The Republican Party’s platform for the mid-term elections, its “Pledge to America,” is already regarded by most progressives and moderates as something that, if enacted, would be a huge step backwards.
Now, a new report confirms what many could have easily guessed: the Pledge has a sharply racist edge.
The racism can be detected even at first glance, wrote AFL-CIO president Richard Trumka.
“It shows off photos of 384 white people by our count,” the labor leader said. “One Asian American. A musician who might be Asian. One young man in military cam who may be Latino. And if you look very, very closely, five African Americans. A total of eight people of color.”
“What America are they pledging to?” Trumka asked.
Trumka pointed out that 34 percent of the population of the United States is non-white, and went on to ask why “agenda-setters in the Republican machinery think it’s OK to ignore more than a third of the population … including (no coincidence) those who look like President Barack Obama.”
But the racism goes deeper than the pictures. While the policies in the Pledge, if enacted, slash services and harm the livelihoods of all working Americans, Blacks, Latinos and Asians would suffer the most.
“The American middle class as a whole continues to struggle as the economy very slowly comes out of the worst economic recession since the Great Depression,” wrote Tony Carrk in the report, from the Center for American Progress Action Fund. But already, he noted, the economic situation is worse for African Americans and Latinos. “The poverty rate among African Americans and Hispanics was nearly double the overall rate in 2009-25.8 percent for African Americans and 25.3 percent for Hispanics compared to an average 14.3 percent.”
The rates are comparably bad in other categories as well, including unemployment, child poverty and median household income.
While the Republicans don’t want to extend tax cuts to regular working people, as President Obama advocates, they do favor extending Bush tax cuts for people who make over $250,000 yearly – the richest two percent of the population. That already small percentage of the U.S. population includes just 0.7 percent of African American families and 0.9 percent of Latino families.
This tax cut, which would give an average of $100,000 to each of the richest Americans, would cost the country $830 billion over the next decade. To make up for this, a 21 percent cut in spending on non-military discretionary programs would be necessary, meaning, for example, a $15 billion cut to education.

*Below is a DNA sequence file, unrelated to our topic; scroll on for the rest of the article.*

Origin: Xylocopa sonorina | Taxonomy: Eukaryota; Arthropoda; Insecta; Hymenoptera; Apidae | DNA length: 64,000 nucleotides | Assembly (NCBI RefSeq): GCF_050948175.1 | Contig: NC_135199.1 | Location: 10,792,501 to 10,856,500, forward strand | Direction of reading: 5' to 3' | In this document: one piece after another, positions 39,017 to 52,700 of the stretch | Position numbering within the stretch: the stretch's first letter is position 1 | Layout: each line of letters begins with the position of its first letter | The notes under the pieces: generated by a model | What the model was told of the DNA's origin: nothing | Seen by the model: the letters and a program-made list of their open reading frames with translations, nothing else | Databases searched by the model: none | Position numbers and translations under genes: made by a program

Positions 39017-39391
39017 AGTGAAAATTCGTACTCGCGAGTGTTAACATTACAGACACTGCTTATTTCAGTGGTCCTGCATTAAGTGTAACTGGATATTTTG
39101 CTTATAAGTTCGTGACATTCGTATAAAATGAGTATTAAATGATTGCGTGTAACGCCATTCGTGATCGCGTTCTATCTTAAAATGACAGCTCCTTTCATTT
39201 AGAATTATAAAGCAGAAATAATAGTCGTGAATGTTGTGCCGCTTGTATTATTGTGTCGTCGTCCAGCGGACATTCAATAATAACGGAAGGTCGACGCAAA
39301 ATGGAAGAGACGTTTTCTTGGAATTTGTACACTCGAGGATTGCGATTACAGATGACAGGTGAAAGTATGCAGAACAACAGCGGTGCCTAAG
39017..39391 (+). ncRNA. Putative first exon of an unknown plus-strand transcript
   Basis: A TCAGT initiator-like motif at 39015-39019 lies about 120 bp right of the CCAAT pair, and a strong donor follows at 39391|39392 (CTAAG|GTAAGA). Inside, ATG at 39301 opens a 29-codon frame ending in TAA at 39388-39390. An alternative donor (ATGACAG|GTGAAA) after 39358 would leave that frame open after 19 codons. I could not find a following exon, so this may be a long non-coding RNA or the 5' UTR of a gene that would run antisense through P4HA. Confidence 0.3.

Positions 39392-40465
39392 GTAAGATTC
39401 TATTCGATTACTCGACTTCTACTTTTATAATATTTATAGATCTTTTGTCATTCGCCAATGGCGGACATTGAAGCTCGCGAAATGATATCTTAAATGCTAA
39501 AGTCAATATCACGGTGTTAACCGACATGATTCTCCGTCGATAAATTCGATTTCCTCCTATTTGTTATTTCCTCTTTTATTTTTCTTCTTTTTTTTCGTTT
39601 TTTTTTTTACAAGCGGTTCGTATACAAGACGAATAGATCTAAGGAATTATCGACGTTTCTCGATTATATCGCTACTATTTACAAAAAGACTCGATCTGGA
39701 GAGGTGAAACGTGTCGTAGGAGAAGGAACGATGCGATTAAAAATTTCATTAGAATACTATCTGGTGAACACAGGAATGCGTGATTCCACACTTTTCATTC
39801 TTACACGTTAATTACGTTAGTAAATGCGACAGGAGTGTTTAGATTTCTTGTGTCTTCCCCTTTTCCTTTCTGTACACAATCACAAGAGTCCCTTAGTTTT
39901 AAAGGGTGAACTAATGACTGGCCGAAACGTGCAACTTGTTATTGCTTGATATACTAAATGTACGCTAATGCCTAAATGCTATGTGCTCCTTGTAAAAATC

“At a time when graduation rates among communities of color lag behind white students and an achievement gap persists in our education system, communities of color can ill afford these reductions,” noted Carrk.
The Pledge would do away with Obama’s signature health care reform even though, as Carrk wrote, “the mortality rate for African Americans was 1.6 times higher than for whites; half of Latinos and more than 25 percent of African Americans do not have a regular doctor, compared to 20 percent of white Americans; and people of color are more likely to suffer from a chronic disease such as diabetes or hypertension. Communities of color represent more than half of the uninsured population.”
And, instead of promising bipartisan reform of the immigration system, as Obama and most Democrats have advocated, the Pledge looks to adopt Arizona’s draconian approach.
“If people of color needed a reason to vote in the November election,” said James Parks of the AFL-CIO, “the Republican Party gave them a handful.”
Of course, while people of color would be disproportionately harmed by the Pledge, white working people would suffer as well: only the richest two percent of the population would benefit. Trumka, Carrk and others argue that, to better living standards for all working people, a united fightback is necessary.
Trumka said that the recent One Nation rally was an example of such a united fight. It was a rally that would “issue a very different pledge to America. One that I – a white guy – will be part of, along with my brothers and sisters of many colors, many beliefs, many backgrounds.”
The rally, which brought over 100,000 people out to fight for jobs, better public education and immigration reform, was initiated by the Service Employees International Union and the NAACP.
Noting “there will be no ethnic majority in the United States by the year 2050,” Carrk argued “neglecting communities of color will have disastrous consequences for the long-term prosperity of our nation.”
Trumka pointed out that the Pledge did contain a picture of the Statue of Liberty.
The statue, of course, famously declares, “Give us your tired, your poor, your huddled masses yearning to breathe free.”
But, says Trumka, “Just don’t expect to see those huddled masses included in the GOP Pledge to America.”
Photo: John Gaudette